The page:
While I have been away the moths may have been at play

While I have been away the moths may have been at play

 

Just before I sorted out my summer clothes and selected my outfits for Paris I did a final clear out of my wardrobe and packed away all my winter clothes. Part of this process was protecting my precious woollies from the dreaded clothes moths

Did you know that moths have increased in population by over 100% in recent years? As I only have a small space for my clothes in our bedroom I have to store my off-season clothes in our garage. I often see the small brown moths flying around looking for somewhere nice and cosy to lay their eggs. Of course, this means I have to be very careful in the way I store my clothes.

I make sure that all my sweaters are washed and clean and that any garments that need dry cleaning are taken to the dry cleaners before I pack them away. I spray my hanging garments with moth spray and then cover them with a garment bag. In the past, I have used a standard moth spray, functional but the smell was not great.

I was thrilled to be sent a more environmentally friendly solution, a Chrysanthemum moth spray from Totalwardrobecare It contains no artificial or synthetic ingredients. It smells divine, a mixture of Chrysanthemum flowers and lavender.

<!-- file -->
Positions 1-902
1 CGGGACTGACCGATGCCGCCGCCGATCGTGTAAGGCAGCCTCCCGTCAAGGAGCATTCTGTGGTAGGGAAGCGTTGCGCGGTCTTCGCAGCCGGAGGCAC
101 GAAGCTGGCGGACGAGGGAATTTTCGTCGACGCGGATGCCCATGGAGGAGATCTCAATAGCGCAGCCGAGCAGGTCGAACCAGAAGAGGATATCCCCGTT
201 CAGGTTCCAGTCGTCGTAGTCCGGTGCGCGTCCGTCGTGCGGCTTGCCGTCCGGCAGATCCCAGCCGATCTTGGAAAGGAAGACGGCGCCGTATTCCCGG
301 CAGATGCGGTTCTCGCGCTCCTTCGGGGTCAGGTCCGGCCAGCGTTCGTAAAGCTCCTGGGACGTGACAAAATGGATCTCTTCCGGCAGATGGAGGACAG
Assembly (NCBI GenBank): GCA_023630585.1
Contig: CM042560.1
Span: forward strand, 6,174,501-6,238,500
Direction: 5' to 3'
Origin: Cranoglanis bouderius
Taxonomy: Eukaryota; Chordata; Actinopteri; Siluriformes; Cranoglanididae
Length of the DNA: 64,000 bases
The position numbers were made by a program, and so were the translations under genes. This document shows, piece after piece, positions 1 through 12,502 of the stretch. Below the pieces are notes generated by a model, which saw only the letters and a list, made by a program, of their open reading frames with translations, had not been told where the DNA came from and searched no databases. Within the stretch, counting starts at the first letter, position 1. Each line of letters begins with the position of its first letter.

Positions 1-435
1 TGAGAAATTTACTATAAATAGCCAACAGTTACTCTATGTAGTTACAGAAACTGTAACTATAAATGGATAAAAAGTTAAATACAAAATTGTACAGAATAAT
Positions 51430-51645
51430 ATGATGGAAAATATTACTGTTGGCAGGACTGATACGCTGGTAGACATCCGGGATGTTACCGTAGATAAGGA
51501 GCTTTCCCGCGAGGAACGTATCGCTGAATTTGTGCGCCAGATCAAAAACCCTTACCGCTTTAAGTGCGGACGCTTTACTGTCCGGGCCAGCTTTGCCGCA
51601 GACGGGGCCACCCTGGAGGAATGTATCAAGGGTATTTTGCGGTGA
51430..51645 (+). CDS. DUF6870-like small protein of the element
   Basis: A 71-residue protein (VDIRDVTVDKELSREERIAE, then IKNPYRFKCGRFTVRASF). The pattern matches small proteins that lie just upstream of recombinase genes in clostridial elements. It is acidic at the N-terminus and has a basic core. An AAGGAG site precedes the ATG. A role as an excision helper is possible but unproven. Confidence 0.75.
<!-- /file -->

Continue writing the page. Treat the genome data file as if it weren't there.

I was also sent some other toys to play with. A moth box to catch the pesky little things. I think I might also buy a couple of their knitwear storage bags, they look much better than the current ones I have.

You can download a free ebook “A life in stitches”, from the Totalcarewebsite. It is a professional guide to caring for your wardrobe.

Do you have any tips for dealing with these voracious creatures?

Now to a more uplifting subject, I am just back from a wonderful trip to Paris. Susan of Une femme and I took lots of photos. It will take me a few days to process them but I hope to get a post out this coming Monday showing how well my capsule travel wardrobe worked and how we explored the 16th arrondissement.

Disclaimer: The moth products were gifted to me. I tried them all out and would genuinely recommend them.

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14 Comments

  1. 8th June 2018 / 13:33

    The moths around here seem to only feast on the very best: almost always cashmere! I have found cedar chips to be the very very best. I have the hardware store/lumber store shave some cedar planks (you can also buy shavings often a local farmer/makers market) . I have at least a gallon in my garage! Then I pack them into pretty little mesh bags and put them in the drawer. So far, this summer, it is working better than anything else I’ve ever done. Also put the little bags in dress bags, and in between the wool blankets stored in canvas.

  2. Mary
    8th June 2018 / 14:12

    Agree: moths love cashmere! I use lavender bags, cedar wood “buttons,” and bay leaves. So far, so good, but I shall keep an eye on my Winter woollies.